Daylight Savings Time began last Sunday, which for most of us meant losing an hour of sleep. Spring’s wind-back on the clocks is notorious for throwing people off their sleep schedule and ruining everyone’s internal clock, as well as their mood. This is why the National Sleep Foundation has deemed March 11 - 17 as National Sleep Awareness Week.
Don’t let this year’s time change take you for a loop. Daylight Savings Time is a challenge, but it’s also a great opportunity for us to reevaluate our sleeping habits. To help you adjust, we’ve gathered some tips and steps that you can take to make this year’s time shift a little easier.
Make A Sleep Pact
Regardless of whether the clocks turn forward or back, the point remains that you need a given amount of sleep to feel rested and refreshed. So, make a pact with yourself to go to bed whenever necessary to still get the hours of sleep your body needs. This may be difficult at first, but rather than shooting for an hour earlier, try going to bed just 15 minutes earlier than the day before. Soon enough, you'll have caught up with the time. (Pro Tip: Don't let the late sunrise fool you).
Set Up Your Bedroom Environment
National Sleep Awareness Week is the perfect opportunity to reevaluate your sleeping habits as well as your sleep environment. Your bedroom should be reflective of what you are trying to achieve when you go to it: peace, quiet, relaxation, and tranquility. To set up a room that is reflective of these things just use your senses! Make sure it’s cool, dark, quiet, clean and fragrant. If you are very sensitive to sounds during the night, it may be helpful to keep a device that produces white noise on, such as a fan.
Make Relaxation Your Goal
If you’re one of those people who have trouble falling asleep, this tip will probably help you out. Many times, when we’re trying to fall asleep, we concentrate on just falling asleep when in reality we should be focusing on relaxing. Pushing ourselves to fall asleep is often counterproductive. What actually leads us to fall asleep is being relaxed! So, next time you’re trying to fall asleep, focus on loosening all your muscles and slowing your breath. You’ll be asleep before you know it — and without having to even think about.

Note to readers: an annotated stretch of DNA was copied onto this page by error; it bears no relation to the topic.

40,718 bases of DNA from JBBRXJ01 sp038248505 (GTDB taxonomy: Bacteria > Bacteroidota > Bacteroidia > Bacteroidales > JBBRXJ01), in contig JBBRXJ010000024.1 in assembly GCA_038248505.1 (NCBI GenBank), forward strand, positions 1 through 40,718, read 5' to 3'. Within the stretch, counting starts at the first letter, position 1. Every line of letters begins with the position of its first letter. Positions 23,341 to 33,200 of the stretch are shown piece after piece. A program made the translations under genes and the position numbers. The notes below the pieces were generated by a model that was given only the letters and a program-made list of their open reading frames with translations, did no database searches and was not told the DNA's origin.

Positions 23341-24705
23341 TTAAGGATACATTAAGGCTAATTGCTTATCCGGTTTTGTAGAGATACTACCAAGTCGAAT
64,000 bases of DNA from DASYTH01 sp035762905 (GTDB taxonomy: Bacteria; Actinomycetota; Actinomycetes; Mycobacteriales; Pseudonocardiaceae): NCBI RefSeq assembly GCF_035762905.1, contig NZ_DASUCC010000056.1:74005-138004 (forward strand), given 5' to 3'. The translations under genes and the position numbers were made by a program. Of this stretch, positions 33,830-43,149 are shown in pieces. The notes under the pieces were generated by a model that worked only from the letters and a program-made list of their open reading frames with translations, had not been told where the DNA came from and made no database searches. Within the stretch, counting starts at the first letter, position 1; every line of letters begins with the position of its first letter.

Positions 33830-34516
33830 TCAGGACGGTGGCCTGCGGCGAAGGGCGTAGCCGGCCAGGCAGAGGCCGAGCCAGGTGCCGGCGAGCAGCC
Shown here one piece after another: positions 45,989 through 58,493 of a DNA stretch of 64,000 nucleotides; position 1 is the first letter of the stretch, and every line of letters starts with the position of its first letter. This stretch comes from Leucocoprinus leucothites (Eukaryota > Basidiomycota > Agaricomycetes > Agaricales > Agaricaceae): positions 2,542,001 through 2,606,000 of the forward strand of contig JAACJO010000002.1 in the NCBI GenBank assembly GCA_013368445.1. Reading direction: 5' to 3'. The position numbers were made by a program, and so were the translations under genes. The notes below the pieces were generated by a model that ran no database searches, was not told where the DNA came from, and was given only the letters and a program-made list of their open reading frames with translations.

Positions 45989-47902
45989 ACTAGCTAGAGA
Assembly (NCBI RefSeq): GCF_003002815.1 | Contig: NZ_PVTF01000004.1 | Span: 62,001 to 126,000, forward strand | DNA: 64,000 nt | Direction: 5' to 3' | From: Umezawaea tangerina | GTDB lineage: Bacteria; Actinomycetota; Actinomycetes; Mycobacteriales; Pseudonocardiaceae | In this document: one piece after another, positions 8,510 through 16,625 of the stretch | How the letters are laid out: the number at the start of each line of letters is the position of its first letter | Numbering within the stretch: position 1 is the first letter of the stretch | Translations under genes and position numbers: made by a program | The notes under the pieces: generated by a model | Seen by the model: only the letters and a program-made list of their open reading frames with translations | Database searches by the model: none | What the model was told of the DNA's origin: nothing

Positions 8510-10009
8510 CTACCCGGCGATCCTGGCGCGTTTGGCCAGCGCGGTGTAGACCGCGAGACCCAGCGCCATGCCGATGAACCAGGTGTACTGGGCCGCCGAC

Naps may be appealing when you aren’t getting a good night’s sleep, but they may not be doing you any favors. Daytime naps deregulate your body’s internal clock and often take the bulk of your sleepiness, so when it’s time to actually go to sleep you are restless and awake. It may be difficult, but staying awake throughout the day will benefit you enormously, even if you end up falling asleep early.
Unwinding at night is as much a mental thing as it is a physical thing. You may find that you’re mentally exhausted but you can’t stop moving. This is normal if your body has not been given enough exercise throughout the day. Adding at least 30 minutes of exercise into your daily routine can go a long way towards tiring your body and allowing you to relax and fall asleep at night. If you’re considering starting a workout regime, you may also want to consider working out outside (at least in part). Getting sunlight during the day is also an important factor in regulating your internal clock and allowing your body to slow down once it gets dark.
Daylight Savings Time is upon us and the National Sleep Awareness Week is all about helping you get through it. Getting a good night’s sleep is essential to our health so, don’t let this Spring’s time change take you for a loop! For any questions on how to adjust to the time change or about your sleep disorder, contact us to book an appointment!